057Wandering back to the beach, the rain started in earnest and we asked our waitress at the Grill if we could wait inside for our driver.  She said, “Sure!” and we settled into a table to watch the rain, share some conversation with her, and wait for Alec.  Showing up just 15 minutes late, Alec was all apologies for a delayed flight for his previous passengers, and trundled us back to the ship in plenty of time for us to relax a bit before sailing.

The cruise port area is pleasant enough, but there was nothing for sale there to compare with our perfect previous purchases, so within a few minutes we went back to the ship and our waiting comfy stateroom with a view of the island.  The port side was a good choice for this particular cruise, where we had good views of both Cozumel, Roatan, and Costa Maya, morning sunrises for most of the cruise, and sunset on our last day returning northward.

cruise day 6_006A light supper salad sustained us for our evening meal since we knew that the late evening entertainment included a Chocolate Buffet.  We ambled up to the Garden Café a few minutes early and were surprised to find a huge line of folks waiting for the doors to open.  It was a perfect example of why people often say they can’t imagine going on a cruise.  There were soooo many people!!!  And all jammed up and lots of noise and all that chocolate.cruise day 6_021

The buffet was just OK, with a few ice sculptures, a little bit of chocolate carving here and there, and did I mention the people?  I tried a couple of desserts, but they were also just ok, and Mo settled for a cup of good coffee while we watched all the activity around us.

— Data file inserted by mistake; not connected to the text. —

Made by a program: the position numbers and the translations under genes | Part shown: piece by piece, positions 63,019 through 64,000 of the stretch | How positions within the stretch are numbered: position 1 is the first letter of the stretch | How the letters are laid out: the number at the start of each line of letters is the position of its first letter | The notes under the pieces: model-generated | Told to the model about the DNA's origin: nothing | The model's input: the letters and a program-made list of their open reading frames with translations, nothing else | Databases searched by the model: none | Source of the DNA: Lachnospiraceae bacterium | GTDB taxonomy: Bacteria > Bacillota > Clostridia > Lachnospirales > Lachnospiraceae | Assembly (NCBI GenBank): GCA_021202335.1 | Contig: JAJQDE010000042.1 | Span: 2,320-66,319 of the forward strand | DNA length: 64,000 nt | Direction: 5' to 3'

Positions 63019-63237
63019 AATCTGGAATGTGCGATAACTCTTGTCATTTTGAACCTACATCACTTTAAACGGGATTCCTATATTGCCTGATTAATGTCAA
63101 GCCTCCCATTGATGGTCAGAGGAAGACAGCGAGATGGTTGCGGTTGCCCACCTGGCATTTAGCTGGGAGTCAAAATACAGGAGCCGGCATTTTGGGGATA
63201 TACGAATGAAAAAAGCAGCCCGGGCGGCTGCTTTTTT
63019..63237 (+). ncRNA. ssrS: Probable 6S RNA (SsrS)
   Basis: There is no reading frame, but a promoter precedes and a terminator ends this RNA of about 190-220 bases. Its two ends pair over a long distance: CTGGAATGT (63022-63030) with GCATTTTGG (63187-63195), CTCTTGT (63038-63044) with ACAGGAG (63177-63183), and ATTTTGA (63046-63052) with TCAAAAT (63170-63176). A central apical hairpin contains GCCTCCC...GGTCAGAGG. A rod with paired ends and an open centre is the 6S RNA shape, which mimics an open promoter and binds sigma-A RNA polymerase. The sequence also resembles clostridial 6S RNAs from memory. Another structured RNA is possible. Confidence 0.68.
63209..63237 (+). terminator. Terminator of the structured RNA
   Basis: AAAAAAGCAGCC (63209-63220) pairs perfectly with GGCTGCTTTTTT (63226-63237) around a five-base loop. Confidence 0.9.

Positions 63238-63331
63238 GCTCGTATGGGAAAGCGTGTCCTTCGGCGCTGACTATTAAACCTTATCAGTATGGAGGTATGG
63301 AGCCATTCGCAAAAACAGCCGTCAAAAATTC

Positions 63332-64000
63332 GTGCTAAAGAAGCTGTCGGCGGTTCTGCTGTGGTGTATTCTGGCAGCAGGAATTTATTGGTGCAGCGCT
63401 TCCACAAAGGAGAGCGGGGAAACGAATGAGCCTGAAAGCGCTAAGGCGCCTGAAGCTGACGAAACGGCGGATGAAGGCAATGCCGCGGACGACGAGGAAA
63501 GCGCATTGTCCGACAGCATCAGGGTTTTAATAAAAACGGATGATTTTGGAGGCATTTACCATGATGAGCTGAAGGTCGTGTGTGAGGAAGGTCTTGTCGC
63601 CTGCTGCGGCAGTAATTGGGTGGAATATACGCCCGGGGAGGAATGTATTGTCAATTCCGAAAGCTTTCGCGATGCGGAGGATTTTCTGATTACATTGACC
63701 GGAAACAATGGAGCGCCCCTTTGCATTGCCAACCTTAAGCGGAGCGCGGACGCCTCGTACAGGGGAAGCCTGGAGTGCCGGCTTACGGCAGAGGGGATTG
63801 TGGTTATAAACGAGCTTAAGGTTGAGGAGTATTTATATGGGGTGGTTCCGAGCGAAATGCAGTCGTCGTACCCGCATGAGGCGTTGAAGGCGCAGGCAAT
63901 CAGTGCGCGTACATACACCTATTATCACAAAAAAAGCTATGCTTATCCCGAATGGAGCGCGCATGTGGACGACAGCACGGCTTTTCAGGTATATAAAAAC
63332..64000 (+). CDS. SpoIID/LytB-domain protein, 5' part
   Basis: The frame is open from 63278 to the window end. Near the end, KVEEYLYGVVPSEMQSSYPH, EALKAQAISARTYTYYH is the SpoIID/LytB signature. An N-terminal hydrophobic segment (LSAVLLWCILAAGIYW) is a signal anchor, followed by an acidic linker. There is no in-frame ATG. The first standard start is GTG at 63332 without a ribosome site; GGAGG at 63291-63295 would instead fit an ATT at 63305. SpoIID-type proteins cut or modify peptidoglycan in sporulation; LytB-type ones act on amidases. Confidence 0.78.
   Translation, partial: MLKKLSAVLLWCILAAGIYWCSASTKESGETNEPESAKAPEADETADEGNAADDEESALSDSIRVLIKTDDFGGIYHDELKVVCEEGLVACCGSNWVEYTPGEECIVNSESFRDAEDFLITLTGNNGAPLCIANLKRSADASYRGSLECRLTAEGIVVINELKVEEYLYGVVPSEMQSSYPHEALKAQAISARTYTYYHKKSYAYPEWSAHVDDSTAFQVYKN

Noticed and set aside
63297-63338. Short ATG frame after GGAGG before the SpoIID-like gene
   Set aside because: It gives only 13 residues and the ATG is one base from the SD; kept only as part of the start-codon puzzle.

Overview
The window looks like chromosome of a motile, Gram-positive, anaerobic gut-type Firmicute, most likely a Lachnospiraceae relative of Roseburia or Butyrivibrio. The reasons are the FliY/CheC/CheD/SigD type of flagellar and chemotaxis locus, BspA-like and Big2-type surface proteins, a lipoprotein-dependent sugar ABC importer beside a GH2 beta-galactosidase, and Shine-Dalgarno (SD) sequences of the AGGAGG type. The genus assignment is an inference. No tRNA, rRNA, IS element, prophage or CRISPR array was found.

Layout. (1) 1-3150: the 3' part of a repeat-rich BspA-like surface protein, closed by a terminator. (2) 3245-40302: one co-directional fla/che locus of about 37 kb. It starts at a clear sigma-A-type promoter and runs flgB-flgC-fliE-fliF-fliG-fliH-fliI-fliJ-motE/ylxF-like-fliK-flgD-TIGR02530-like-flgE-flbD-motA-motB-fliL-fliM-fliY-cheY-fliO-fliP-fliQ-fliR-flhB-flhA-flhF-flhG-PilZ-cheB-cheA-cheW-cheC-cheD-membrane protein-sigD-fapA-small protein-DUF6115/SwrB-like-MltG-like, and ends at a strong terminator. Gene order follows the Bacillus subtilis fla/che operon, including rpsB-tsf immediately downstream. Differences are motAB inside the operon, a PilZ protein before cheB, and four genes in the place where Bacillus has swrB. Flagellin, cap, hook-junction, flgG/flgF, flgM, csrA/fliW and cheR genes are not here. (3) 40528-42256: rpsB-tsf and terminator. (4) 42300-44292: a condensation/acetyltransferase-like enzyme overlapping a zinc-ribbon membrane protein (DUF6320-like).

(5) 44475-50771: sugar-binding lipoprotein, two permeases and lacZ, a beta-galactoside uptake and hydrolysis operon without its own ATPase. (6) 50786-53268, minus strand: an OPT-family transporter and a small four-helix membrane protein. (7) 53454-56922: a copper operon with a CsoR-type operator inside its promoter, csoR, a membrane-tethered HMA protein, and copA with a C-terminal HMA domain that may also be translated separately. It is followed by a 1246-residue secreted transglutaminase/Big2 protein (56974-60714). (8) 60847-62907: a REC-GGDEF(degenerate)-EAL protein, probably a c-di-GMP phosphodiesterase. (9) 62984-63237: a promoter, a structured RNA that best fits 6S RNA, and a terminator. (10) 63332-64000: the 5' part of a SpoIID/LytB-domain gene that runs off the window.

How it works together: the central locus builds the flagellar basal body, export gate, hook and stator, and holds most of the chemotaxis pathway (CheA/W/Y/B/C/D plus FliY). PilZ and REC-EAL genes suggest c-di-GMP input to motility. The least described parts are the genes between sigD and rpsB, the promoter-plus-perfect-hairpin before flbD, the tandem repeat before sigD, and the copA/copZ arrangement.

cruise day 6_025There was more entertainment throughout the evening, but we passed on all of it and went back to the quiet and peace of our stateroom.  Even with my ability to temporarily ignore crowd phobia, I was ready to get back home and away from all the raucous stuff.cruise day 6_009

01-28-2014 Day 3 Cozumel, Mexico

Currently we are in Naval Air Station Joint Reserve Base, Belle Chasse, LA Temperature: 45 F, cloudy and windy  This is third in a series of posts about our NCL cruise on the Norwegian Jewel to the Western Mediterranean. Read about our first day at sea here, and about our evening  here.

turquoise water here is breathtakingCaptureMo and I have cruised the Eastern Caribbean, and I did the Southern Caribbean with daughter Deb in 2011.  For some reason we had no burning desire to cruise the Western Caribbean, but when searching for something to do from a port on our RV route this winter, this NCL cruise was our best choice.  I wouldn’t hesitate to go back again, especially to Cozumel.  The water was gorgeous breathtaking turquoise and crystal clear on the northern somewhat rocky side of the island where we docked, and I have seen photos of the quieter south side beaches. 

cruise day 3_021Having never been in this part of Mexico, we decided to simply walk the town, and see what we could see on our own.  We heard later that some folks actually snorkeled near the port, but we will save that adventure for another time.  In fact, after spending a day on the island, we decided that a nice little funky hotel on the south side beaches would be a great place to spend a couple of weeks in winter, minus the cruise ship.